The Secret of Sherlock Holmes
is a play by Jeremy Paul, one of the script writers of the famous Granada series
. The original production starred Jeremy Brett
and his second Watson
, Edward Hardwicke, in 1988 at Wyndham Theatre. In the summer of 2010, the play was revived at the Duchess Theatre in the West End. It was directed by Robin Hereford and starred Peter Egan and Robert Daws as Holmes and Watson, respectively.
This two-man play is neither an adventure nor a whodunnit, but rather a tribute
to the remarkable friendship
of Sherlock Holmes and Dr. Watson.
It is one hour long and divided into two Acts: Act I covers the friendship from their meeting in A Study in Scarlet
to Holmes's faked death in "The Final Problem", while Act II deals with the friendship strained by Holmes's deception, as well as the secret.
The most comprehensive webpage for the original production can be found here
This play provides examples of:
- Alternate Universe: Act II.
- Brutal Honesty: Holmes's confession. Watson is not happy.
- Byronic Hero: Holmes fits this beautifully and tragically.
- Challenge Seeker: The play really emphasizes this part of Holmes's personality.
- The Chessmaster: Holmes, oh so hard.
- Continuity Nod: Many of the original short stories are compressed into snippets to fit the time slot and keep the focus on the friendship. Impressively, Watson gets married (off-stage) to Mary Morstan this time around.
- Cursed with Awesome: Holmes's intelligence. This is actually only canonical, but it's played to near-Tear Jerker effect in the story.
- Dark and Troubled Past: Holmes reveals his unhappy childhood in a monologue to the audience.
- Darker and Edgier: Act II. Of course, Act I has its moments, as well...
- Deadpan Snarker: Holmes and Watson certainly have their moments...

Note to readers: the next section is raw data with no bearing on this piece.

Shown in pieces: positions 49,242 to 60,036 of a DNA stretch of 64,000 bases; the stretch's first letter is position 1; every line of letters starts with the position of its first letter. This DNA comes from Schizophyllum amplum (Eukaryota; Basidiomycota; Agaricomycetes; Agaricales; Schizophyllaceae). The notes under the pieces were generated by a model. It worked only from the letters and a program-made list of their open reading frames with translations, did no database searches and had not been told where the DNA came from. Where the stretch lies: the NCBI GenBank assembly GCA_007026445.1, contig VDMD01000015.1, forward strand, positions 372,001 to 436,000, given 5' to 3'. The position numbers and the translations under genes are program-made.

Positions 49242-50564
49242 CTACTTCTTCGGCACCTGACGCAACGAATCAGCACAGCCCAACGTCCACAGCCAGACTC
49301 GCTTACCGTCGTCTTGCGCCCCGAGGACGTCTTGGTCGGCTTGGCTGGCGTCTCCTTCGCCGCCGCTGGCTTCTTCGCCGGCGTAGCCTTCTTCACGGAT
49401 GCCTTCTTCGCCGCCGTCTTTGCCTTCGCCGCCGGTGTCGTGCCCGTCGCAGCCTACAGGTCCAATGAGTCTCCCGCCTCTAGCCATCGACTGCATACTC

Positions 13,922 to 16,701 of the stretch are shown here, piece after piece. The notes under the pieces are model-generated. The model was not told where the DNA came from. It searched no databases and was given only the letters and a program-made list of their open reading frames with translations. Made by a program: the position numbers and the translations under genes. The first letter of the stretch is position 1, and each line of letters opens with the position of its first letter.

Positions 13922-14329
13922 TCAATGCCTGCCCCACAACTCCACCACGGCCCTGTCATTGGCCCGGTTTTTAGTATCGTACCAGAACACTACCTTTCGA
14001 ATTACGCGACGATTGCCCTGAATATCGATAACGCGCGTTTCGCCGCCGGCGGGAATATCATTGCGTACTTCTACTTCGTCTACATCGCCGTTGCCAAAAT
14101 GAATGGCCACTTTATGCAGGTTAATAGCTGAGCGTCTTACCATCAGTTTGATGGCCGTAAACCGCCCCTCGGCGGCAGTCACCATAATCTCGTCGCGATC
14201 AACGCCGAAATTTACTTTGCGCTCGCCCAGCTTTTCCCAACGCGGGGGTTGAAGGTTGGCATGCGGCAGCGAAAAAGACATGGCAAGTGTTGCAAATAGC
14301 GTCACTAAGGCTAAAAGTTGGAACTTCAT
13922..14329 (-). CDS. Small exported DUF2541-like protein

Holmes: "Tell the truth, Watson, or at least as much of it as your gullible public will digest."
- Good Is Not Nice: Holmes in Act II.
- Guile Hero: Need we really say?
- He Who Fights Monsters
- Intelligence Equals Isolation: As Act I progresses, Holmes appears to grow somewhat distant from Watson, keeping things to himself - and it's really heartbreaking.
- Ironic Echo:
"It is evident that you don't know me."
Watson: "On the contrary, I think it very evident that I do."
- Large Ham: Holmes in the original production. You think Jeremy Brett was hammy in the series? He takes it Up to Eleven on-stage, chewing enormous chunks of scenery.
- Master of Disguise: Naturally, as this is Sherlock Holmes we're talking about, but Act II takes it Up to Eleven with one particular disguise. One theatre-goer reported that Jeremy Brett transformed "with a shake of the head and a click of the tongue" into what this character looked like in the original Sidney Paget illustration.
- The McCoy: Watson.
- Mean Character, Nice Actor: Holmes, in-universe. Though the niceness factor is entirely questionable...
- Not So Stoic: "BECAUSE I COULD NOT LIVE WITH HIM!"
- Offscreen Villainy: Moriarty.
- The Power of Friendship: The Central Theme of the play.
- Promoted to Love Interest: Left ambiguous, but Holmes sounds suspiciously wistful when speaking of Irene Adler - Watson notices and rebukes him by saying that she is a married woman. Holmes counters sadly that she is dead.
- The Reveal:
Holmes: "It is evident that you don't know me."
- Screw the Rules, I'm Doing What's Right: Holmes's (weak) justification for his secret.
- Sherlock Scan: Watson actually does this on Mycroft, of all people. And then reveals his results to Sherlock much later on.
- The Spock: Holmes.
- Unreliable Narrator: Holmes turns out to be this.
- What Happened to Mary?: One of those things that Doyle left vague, but, in the play, it's specified that she died during the Great Hiatus.
- What the Hell, Hero?: Watson delivers a harsh one to Holmes in Act II.